Bathurst, Henry

Henry Bathurst, politician, political figure during the reign of George III and British Secretary of State for War and the Colonies during the War of 1812 (b 22 May 1762; d at London, Eng 27 July 1834). Henry Bathurst was educated at Eton College and matriculated at Christ Church, Oxford. In 1783, Bathurst, as Lord Apsley, became a member of the British House of Commons until 1794, when he succeeded to the peerage as the 3rd Earl Bathurst. He held a series of cabinet posts, including appointments as a lord on the Admiralty Board from 1783-89, as a lord of the treasury from 1789-91 and as commissioner of the board of control from 1793-02. In 1804, he became Master of the Mint, and was President of the Board of Trade and Master of the Mint during the ministries of the Duke of Portland and Spencer Perceval. Bathurst vacated these posts in June 1812 to become Secretary of State for War and the Colonies under Lord Liverpool. For two months during the year 1809, he was also foreign secretary.

Napoleonic Wars

Bathurst was one of an inner group of ministers, which included the prime minister and foreign secretary, who determined foreign, military and colonial policy during the latter stages of the Napoleonic Wars and the War of 1812. Bathurst administered reports and addressed problems from every colonial governor, including campaign plans and coordinating, with various offices, requirements for ordnance, transport, funding and soldiers. He also transmitted the orders and instructions of the government to the colonies. While Sir George Prevost, the governor-in-chief and captain general of British North America, was ultimately responsible to the sovereign, Bathurst was Prevost’s superior in both military and civil matters through the entirety of the War of 1812.

Throughout this period, Bathurst supported the governments that gave priority to the defeat of Bonaparte and which remained Euro-centric after his fall; Bathurst endorsed the war in the Iberian Peninsula and the later dispatch of a contingent to the Netherlands to guard British interests in that country. For Bathurst and the government, the war in North America was of secondary importance.

Given the government’s reluctance to enter into a major commitment in North America, Bathurst approved of the defensive strategy Prevost devised for British North America in May 1812. He also gave countenance to Prevost’s wartime conduct, including his request in 1812 to replace the Provincial Marine with Royal Navy personnel on the Great Lakes.

Critical Decisions Affecting the War of 1812

Bathurst resisted pressure to send Prevost large-scale reinforcements while there was war in Europe, although he was able to send additional units in 1812 and 1813. Once the war in Europe ended, Bathurst sent Prevost new instructions to undertake a series of limited offensive actions aimed at restoring British interests in the Northwest, securing superiority on the Great Lakes and destroying frontier bases from where the Americans could strike at Canada. Some 20 000 reinforcements were also sent to North America. These initiatives were not a wholesale shift in strategy, as Bathurst and the government were carefully monitoring the worsening situation on the European continent as the unity of the allies began to wane.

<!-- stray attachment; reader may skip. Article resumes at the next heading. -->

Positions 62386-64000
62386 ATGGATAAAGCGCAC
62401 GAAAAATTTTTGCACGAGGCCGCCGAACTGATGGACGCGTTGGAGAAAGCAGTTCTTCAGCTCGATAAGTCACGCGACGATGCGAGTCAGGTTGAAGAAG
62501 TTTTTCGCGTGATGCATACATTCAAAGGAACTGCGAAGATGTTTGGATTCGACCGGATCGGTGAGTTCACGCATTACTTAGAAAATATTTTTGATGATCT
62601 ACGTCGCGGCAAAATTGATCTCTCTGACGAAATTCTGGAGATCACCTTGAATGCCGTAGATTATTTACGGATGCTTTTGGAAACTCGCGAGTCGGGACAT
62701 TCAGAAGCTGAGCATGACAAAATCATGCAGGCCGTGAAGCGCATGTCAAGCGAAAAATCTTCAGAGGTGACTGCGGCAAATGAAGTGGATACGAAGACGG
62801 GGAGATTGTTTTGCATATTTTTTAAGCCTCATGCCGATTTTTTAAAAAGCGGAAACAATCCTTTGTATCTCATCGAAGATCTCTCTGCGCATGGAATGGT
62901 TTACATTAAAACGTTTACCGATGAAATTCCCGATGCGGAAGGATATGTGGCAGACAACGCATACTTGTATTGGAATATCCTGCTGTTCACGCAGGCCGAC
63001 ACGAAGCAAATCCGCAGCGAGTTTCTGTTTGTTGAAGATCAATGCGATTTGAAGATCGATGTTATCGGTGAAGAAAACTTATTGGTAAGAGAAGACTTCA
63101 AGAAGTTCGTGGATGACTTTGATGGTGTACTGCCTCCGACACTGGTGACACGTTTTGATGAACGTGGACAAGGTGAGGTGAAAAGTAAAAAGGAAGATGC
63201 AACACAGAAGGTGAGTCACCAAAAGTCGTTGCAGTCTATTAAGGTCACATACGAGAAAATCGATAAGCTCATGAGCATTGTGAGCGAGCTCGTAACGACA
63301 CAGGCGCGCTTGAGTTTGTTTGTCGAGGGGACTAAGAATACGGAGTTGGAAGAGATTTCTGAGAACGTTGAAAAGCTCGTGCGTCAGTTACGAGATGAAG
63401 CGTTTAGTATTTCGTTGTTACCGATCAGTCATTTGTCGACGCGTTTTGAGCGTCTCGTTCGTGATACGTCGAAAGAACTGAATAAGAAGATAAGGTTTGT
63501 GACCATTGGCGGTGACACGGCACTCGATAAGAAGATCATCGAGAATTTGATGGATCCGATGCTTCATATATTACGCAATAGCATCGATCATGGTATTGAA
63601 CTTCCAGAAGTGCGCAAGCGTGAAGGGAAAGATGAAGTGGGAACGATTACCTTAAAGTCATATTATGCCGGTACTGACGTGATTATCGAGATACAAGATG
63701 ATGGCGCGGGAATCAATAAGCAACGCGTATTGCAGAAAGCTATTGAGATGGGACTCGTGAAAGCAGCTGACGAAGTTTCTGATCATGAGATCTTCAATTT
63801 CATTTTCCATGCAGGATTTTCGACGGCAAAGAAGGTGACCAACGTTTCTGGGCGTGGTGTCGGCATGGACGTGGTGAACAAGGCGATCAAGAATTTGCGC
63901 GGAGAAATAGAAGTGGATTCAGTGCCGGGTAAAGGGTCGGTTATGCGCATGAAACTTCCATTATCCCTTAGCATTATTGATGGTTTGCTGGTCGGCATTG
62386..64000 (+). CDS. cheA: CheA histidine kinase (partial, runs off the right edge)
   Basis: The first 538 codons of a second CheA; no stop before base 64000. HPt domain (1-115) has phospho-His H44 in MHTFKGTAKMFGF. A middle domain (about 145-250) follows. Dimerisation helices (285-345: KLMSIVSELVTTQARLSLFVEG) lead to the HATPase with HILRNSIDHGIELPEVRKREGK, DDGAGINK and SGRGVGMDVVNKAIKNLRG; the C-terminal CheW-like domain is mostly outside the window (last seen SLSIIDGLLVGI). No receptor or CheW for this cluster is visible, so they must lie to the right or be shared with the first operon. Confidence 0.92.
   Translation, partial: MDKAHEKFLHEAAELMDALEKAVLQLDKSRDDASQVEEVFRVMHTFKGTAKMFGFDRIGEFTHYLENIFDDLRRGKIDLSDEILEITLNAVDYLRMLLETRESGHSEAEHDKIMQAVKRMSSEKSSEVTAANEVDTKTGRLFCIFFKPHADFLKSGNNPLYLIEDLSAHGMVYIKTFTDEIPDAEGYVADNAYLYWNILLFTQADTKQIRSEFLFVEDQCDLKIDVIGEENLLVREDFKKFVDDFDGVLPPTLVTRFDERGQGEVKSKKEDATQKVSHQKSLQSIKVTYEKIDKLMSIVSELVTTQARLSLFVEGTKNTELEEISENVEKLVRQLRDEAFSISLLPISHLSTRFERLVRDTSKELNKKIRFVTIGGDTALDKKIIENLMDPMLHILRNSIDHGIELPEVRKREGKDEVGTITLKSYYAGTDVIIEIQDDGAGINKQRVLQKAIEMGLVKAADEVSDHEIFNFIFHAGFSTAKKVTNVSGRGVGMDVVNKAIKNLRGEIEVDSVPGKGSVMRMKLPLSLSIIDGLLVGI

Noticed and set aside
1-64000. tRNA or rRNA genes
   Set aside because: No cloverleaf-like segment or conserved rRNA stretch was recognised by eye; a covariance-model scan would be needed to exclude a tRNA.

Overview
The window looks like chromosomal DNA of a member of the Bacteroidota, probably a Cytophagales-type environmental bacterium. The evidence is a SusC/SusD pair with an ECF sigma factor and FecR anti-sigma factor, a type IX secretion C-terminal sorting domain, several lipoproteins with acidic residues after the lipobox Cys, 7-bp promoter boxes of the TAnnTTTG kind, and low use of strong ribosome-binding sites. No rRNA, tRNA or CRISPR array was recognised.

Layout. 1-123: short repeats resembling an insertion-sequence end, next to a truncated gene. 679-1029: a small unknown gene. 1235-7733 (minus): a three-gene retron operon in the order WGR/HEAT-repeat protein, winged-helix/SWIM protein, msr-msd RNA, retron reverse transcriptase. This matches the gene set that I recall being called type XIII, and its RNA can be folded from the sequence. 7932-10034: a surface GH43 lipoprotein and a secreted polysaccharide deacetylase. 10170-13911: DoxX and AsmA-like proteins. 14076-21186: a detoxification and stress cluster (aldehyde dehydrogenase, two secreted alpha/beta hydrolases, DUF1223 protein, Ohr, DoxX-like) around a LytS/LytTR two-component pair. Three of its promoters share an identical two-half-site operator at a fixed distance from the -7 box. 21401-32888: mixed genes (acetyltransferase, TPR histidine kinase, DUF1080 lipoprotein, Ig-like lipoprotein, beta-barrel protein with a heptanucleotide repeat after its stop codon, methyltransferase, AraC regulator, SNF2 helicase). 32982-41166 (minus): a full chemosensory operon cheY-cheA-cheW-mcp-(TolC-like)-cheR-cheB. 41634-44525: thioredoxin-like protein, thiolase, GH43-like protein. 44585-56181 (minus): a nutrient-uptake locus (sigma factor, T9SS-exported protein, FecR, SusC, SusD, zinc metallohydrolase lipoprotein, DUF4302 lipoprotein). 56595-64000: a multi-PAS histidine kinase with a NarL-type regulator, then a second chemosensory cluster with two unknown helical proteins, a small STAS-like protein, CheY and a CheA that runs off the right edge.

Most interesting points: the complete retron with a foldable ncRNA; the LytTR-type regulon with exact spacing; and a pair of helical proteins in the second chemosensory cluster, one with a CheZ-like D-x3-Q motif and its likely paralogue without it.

Prevost did not receive the new orders until July, and the lateness of the season and delays in naval construction meant only one of the operations could be mounted. In September 1814, Prevost led the expedition against Plattsburgh, New York, the outcome of which was much criticism of Prevost’s leadership of the offensive. Bathurst accepted unsubstantiated reports complaining of Prevost’s performance during the Plattsburgh Expedition, and with criticism mounting from a number of influential individuals and from the Royal Navy, he decided to recall Prevost. Bathurst also endorsed the charges that were submitted by the Royal Navy during the summer of 1815 accusing Prevost of incompetence, charges that remained unanswered due to Prevost’s death before a court martial could sit. The unanswered allegations against Prevost have influenced the interpretation of his wartime conduct.

Bathurst only held brief interest in the question of the former governor-in-chief’s performance as European affairs once more gained primacy when Bonaparte returned to France in March 1815 and another coalition against him was formed.

Bathurst continued as Secretary of State for War and the Colonies until 1827 and later served in the Duke of Wellington’s government. He finally left office in 1830 and passed away in 1834 following a brief illness.

Author: John R. Grodzinski

External Links